I have tried:
1) assigning an IP address 192.168.1.2 to ether1, creating 2 VLANS 101 and 102 under ether1, creating a bridge, bridge1, and then adding the two vlans to the bridge ports
Bridging VLANs that reside on the same parent interface is usually a bad idea.
Many devices will get quite confused if they see a packet with a given source MAC address returning on the same physical port they sent it on (even with a different VLAN tag), if those devices keep only a single learn table, as most do.
If what you are trying to do is prevent hosts within the same subnet from communicating, then it can work.
The VLANs will need to be sub-interfaces of the ethernet port, and members of the bridge. You will need to assign the IP address to the bridge interface, and add a bridge firewall rule that drops everything in the forward chain for that bridge. This can produce a reasonable wired ethernet approximation of a "station-isolate" wireless network, or a PtMP ATM cloud.
/int vlan add name=V101 interface=ether1 disabled=no
/int vlan add name=V102 interface=ether1 disabled=no
/int bridge add name=bridge1 disabled=no
/int bridge filter add chain=forward in-bridge=bridge1 out-bridge=bridge1 action=drop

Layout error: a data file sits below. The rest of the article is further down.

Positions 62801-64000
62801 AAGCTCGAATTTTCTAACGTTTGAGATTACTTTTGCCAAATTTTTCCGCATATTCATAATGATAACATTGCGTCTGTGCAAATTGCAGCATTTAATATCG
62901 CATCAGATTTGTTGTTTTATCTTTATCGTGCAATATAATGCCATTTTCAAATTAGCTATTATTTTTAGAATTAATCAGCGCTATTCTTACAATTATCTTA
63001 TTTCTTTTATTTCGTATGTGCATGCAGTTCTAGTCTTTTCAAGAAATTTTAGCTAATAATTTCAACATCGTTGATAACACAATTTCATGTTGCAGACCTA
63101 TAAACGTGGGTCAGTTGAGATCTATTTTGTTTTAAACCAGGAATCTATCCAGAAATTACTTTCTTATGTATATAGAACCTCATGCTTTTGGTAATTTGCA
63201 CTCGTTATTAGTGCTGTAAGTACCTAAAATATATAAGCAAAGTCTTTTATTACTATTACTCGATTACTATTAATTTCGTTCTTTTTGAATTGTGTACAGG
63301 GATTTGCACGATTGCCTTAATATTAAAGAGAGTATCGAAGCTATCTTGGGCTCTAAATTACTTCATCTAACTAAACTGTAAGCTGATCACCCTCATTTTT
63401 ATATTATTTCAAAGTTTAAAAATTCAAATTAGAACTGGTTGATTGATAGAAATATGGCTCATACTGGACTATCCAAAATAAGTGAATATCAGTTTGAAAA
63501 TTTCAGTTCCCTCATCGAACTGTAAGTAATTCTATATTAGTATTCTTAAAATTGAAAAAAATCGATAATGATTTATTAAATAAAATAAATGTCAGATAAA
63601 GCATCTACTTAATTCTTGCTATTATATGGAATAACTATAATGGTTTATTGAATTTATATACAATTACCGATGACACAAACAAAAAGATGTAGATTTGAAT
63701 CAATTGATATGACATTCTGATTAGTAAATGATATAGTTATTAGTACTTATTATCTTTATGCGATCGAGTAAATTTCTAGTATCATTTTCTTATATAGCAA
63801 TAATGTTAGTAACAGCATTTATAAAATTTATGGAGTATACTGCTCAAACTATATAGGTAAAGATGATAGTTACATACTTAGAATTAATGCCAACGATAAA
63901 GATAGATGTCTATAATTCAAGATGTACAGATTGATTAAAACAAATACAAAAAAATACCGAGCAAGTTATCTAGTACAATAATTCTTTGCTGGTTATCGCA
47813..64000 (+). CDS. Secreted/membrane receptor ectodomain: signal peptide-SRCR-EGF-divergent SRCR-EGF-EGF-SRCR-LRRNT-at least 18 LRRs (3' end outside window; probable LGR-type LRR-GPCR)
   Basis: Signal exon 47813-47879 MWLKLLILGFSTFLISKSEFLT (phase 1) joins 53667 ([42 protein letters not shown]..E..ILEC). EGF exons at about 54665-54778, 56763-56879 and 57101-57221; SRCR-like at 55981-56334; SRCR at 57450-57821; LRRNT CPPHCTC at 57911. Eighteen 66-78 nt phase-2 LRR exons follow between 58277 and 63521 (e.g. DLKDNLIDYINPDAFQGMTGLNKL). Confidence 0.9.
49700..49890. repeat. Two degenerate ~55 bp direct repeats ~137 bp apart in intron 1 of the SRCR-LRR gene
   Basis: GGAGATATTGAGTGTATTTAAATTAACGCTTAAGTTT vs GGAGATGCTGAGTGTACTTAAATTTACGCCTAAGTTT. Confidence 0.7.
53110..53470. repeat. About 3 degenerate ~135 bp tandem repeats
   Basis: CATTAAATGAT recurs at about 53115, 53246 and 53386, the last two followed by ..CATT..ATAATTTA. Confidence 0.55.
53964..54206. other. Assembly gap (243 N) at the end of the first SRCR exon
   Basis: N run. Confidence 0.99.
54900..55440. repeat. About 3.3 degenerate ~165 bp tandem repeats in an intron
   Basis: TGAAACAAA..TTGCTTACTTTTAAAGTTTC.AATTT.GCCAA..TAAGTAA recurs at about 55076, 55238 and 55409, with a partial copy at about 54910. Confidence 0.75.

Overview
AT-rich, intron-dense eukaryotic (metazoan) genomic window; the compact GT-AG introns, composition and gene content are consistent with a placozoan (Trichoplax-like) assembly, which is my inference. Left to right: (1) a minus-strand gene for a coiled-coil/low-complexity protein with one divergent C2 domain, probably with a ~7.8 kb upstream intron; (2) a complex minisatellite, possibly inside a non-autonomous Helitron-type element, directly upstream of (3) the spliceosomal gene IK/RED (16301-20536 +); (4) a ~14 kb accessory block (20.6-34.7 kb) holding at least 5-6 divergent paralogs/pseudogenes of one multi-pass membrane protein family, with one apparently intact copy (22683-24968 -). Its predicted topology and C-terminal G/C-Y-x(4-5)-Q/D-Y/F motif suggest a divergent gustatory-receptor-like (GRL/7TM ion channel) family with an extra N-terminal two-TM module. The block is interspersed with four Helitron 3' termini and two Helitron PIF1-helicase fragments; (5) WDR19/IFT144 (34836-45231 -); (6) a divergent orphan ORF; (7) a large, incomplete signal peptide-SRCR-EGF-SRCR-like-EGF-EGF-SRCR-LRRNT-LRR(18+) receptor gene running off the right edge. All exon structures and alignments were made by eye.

/int bridge port add interface=V101 bridge=bridge1
/int bridge port add interface=V102 bridge=bridge1
/ip address add address=192.168.1.2/24 interface=bridge1
There are still a number of things that can go wrong however, so be very careful.
2) assigning an IP address 192.168.1.2 to ether1, creating a bridge, bridge1, creating 2 VLAN's 101 and 102 under the bridge, also tried it with them added and not added as bridge ports
Unless the VLANs are created on the physical interface, or the ethernet port is a member of the bridge, there is nothing to associate the VLANs with the physical port. In addition, putting the VLANs on the bridge (assuming that the ethernet port is a member of the bridge) does nothing but abstract the interface back a level. There is rarely a use for a bridge interface with a single member port.
Also, using a VLAN as both a member of a bridge, and as sub-interface of that bridge, will create a recursive interface situation (VLAN->bridge->VLAN->bridge->etc...) which is a very bad thing.
3) same as 2 but no IP address on ether1 and assigning the IP address to the bridge
Same problems as number 2, excpet that you got the IP on the right interface.
I always get the same result can't access MT management and won't pass packets.
I have successfully tried adding the VLAN's to ether1 assigning them IP subnets and routing them
I would suggest rethinking what you are trying to do here, bridging together VLANs on the same physical interface is an unusual configuration, and will rarely work correctly.
The only reason I have had to use such a setup, is to simulate a "partial mesh"-like network using ethernet, for testing OSPF PtMP mode. It works, but it is weird.
It is much easier to use distinct broadcast domains for each VLAN, with a separate subnet for each, and just route between them.